Johnson Wins U.K. Vote on Genocide Rulings After China Sanctions
(Bloomberg) -- Boris Johnson narrowly defeated a rebellion from members of his Conservative Party pressing for U.K. courts to rule on cases of genocide, a move they hoped would prevent the government from doing trade deals with countries found to be committing the crime.
Rebel Tory MPs, whose focus is on the plight of minority Uyghur Muslims in China, voted in favor of inserting the measure into the government’s trade legislation put to the House of Commons on Monday, but failed to win a majority. A defeat would have undermined the prime minister’s trade strategy and potentially jeopardized his efforts to strike a balance over trade and values in the U.K.’s dealings with China.
Ahead of the vote, Foreign Secretary Dominic Raab said the U.K. had joined the U.S., European Union and Canada -- a total of 30 nations -- in sanctioning four Chinese officials over alleged human rights abuses against the Uyghurs. China has repeatedly denied any accusations of human rights abuses against its Uyghur minority.
“We’re sending the clearest message to the Chinese government that the international community will not turn a blind eye to such serious and systematic violations of human rights, and we will act in concert to hold those responsible to account,” he told members of Parliament Monday.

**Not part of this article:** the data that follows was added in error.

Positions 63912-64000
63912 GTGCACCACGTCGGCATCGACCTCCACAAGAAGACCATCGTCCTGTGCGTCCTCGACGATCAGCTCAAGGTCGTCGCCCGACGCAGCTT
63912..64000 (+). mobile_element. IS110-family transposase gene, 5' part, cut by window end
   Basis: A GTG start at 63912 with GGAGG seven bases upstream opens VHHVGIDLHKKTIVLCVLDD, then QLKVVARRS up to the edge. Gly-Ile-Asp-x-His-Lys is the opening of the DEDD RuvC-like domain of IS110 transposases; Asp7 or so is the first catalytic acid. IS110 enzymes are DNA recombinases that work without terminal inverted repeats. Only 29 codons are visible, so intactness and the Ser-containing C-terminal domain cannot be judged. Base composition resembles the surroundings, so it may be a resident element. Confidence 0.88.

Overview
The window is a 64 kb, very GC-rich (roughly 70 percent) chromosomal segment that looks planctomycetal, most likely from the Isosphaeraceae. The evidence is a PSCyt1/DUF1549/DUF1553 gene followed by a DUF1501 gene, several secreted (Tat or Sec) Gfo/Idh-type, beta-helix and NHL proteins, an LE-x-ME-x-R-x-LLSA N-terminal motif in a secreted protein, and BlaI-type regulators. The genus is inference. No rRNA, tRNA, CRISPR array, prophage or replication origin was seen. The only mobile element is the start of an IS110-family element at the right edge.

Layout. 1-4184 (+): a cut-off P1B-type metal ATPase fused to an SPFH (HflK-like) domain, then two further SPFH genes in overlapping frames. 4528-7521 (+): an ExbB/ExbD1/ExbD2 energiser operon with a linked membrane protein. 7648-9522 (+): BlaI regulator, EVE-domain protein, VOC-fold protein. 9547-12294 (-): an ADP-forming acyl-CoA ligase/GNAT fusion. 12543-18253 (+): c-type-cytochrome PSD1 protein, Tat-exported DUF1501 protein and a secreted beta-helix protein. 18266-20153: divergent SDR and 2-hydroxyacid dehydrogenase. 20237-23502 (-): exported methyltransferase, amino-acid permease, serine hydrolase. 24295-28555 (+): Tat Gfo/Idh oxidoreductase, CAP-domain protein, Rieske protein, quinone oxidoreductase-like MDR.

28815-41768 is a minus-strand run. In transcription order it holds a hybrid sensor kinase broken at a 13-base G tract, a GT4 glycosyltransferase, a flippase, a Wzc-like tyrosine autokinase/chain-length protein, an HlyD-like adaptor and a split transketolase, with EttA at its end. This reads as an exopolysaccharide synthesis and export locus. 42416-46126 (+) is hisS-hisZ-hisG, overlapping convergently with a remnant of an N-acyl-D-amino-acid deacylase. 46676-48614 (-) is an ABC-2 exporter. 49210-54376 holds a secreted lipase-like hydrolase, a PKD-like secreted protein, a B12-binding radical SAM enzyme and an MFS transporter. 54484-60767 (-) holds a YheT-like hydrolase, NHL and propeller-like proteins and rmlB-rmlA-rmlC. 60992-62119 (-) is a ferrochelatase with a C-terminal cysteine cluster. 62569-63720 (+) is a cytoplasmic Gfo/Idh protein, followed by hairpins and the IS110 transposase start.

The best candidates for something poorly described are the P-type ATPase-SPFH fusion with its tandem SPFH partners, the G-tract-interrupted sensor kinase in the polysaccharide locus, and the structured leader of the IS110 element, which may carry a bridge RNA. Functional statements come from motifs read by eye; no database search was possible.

While Johnson had already defeated the rebels twice on the issue, the margins of victory -- just 15 votes last month and 18 this time -- showed how thorny an issue U.K.-China relations are to British lawmakers. The ruling Conservatives have an effective majority of over 80 votes.
The U.K.’s main opposition Labour Party criticized the timing of Raab’s announcement as a “grubby and cynical” attempt to shore up votes against the rebel’s amendment.
Raab “has repeatedly refused to sanction Chinese officials for more than two years and only now, after the U.S. and EU have done so and he is facing defeat in the Commons, is he reluctantly forced to take action,” Labour’s foreign policy spokeswoman, Lisa Nandy, said in the House of Commons.
Johnson’s government argues courts should not be involved in U.K. trade policy and that genocide should be decided by the International Criminal Court -- though the rebels counter that China’s seat on the United Nations Security Council prevents that. Last month, 31 Conservative MPs voted against the government.
”The government has been forced to move a long way from their original position,” prominent Tory rebel Iain Duncan Smith said after the vote. “I consider we have won a 90% success.”
Speaking to MPs, Raab said “there are no realistic prospects of a free trade deal on the horizon” with China. Johnson told Parliament this month the U.K. must be ready to increase trade with Beijing, arguing that the government would protect both British interests and values in doing so.
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